Influence of the Miniaturisation Effect on the Effective Stiffness of Lattice Structures in Additive Manufacturing
Thin-walled and cellular structures are characterised by superior lightweight potential due to their advantageous stiffness to weight ratio. They find particular interest in the field of additive manufacturing due to robust and reproducible manufacturability. However, the mechanical performance of such structures strongly depends on the manufacturing process and resultant geometrical imperfections such as porosity, deviations in strut thickness or surface roughness, for which an understanding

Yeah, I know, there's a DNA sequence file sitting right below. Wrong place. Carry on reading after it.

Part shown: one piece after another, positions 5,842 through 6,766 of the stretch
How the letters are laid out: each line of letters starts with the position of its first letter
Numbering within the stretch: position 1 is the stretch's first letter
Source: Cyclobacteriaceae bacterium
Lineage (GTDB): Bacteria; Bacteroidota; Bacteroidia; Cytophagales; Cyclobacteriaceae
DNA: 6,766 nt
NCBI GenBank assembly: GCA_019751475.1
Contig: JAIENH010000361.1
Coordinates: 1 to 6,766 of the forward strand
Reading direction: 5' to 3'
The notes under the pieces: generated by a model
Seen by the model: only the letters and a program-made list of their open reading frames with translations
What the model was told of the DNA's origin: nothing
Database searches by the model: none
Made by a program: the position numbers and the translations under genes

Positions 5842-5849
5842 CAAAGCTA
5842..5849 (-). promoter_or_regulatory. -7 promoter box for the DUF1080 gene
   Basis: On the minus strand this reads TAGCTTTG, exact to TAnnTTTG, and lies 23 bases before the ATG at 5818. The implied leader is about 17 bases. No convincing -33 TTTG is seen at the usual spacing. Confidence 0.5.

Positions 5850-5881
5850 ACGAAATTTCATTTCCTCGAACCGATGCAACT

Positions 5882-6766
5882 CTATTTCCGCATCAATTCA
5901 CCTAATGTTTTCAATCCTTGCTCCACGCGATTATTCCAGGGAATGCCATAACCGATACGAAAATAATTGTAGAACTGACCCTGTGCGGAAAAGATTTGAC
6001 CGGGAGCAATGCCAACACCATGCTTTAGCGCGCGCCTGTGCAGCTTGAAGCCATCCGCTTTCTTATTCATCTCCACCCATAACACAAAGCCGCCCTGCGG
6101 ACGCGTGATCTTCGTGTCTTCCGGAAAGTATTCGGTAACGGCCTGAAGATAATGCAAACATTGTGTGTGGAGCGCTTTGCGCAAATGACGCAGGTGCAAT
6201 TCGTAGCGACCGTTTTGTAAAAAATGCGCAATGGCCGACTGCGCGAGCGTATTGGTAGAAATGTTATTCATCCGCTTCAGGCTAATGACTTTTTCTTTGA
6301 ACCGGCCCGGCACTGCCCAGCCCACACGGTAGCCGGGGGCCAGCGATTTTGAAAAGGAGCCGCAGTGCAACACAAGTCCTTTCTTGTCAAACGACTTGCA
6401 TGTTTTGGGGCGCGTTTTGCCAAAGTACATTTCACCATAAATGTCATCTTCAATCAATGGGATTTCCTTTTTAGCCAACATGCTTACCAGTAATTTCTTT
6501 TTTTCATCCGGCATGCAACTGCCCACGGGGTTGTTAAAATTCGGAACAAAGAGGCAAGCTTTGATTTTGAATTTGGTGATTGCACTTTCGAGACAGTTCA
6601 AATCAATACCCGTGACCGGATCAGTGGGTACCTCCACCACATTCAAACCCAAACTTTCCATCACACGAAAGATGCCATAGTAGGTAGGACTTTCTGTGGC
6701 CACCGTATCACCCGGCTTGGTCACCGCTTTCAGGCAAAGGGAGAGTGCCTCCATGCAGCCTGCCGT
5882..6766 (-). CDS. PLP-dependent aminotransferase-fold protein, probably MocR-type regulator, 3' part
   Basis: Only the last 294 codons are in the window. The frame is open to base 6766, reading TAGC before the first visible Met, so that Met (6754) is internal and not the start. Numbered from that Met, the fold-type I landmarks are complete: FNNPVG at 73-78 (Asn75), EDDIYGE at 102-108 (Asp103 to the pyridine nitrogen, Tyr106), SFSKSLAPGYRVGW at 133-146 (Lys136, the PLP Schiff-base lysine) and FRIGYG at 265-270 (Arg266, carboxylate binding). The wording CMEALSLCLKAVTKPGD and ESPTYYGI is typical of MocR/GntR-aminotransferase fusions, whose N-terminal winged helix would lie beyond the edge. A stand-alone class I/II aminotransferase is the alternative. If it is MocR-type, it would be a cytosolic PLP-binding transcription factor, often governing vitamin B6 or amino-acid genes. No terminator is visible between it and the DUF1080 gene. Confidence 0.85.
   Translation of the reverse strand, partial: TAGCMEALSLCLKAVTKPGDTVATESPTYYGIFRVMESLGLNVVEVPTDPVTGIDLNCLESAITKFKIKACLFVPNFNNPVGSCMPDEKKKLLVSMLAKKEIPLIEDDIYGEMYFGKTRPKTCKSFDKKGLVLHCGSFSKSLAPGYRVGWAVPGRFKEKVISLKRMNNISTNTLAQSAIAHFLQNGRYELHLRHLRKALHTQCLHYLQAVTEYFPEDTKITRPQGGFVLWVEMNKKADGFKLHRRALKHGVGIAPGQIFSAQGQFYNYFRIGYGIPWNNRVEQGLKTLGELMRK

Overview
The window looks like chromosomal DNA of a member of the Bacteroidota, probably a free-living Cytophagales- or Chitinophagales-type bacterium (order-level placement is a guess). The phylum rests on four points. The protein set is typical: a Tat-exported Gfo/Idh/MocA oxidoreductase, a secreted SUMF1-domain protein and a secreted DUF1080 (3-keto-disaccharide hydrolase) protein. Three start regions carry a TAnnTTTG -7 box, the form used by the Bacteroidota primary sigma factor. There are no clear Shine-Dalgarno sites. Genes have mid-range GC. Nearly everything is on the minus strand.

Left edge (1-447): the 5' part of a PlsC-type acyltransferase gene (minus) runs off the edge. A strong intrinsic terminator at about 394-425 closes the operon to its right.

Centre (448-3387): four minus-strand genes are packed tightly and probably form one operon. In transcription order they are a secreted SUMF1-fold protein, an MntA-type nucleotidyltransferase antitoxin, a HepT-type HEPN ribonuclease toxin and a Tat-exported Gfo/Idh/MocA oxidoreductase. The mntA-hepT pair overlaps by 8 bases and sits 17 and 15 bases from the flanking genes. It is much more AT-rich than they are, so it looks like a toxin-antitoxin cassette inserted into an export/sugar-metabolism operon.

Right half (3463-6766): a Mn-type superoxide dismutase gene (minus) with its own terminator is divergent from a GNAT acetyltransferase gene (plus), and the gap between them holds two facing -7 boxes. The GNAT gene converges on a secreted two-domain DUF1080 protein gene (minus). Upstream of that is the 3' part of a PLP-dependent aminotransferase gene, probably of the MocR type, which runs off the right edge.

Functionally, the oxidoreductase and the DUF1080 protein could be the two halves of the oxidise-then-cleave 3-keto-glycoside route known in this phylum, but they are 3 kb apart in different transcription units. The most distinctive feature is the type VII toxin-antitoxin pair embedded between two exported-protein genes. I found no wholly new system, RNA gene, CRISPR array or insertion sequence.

... an understanding of their influence is crucially needed. So far, many authors conducted empirical investigations, while analytical methods are rarely applied. In order to obtain efficient design rules considering both mechanical properties and process induced characteristics, analytical descriptions are desirable though. Available analytical models for the determination of effective properties are mostly based on the simple advancement of beam theories, mostly ignoring manufacturing characteristics that, however, strongly influence the mechanical properties of additive manufactured thin-walled structures. One example is the miniaturisation effect, a microstructural effect that has been identified as one of the main drivers of the effective elasto-plastic properties of lightweight structures processed by additive manufacturing. The current work highlights the need to quantify further microstructural effects and to encourage combining them into mesostructural approaches in order to assess macrostructural effective properties. This multi-scale analysis of lattice structures is performed through a comparison between effective stiffness calculated through an analytical approach and compression tests of lattice structures, coupled with an investigation of the arrangement of their struts. In order to cover different potential loading scenarios, bending-dominated and stretch-dominated lattice structures made of the commonly used materials 316L and Ti6Al4V are considered, whereby the impact of microstructural phase transformation during processing is taken into account.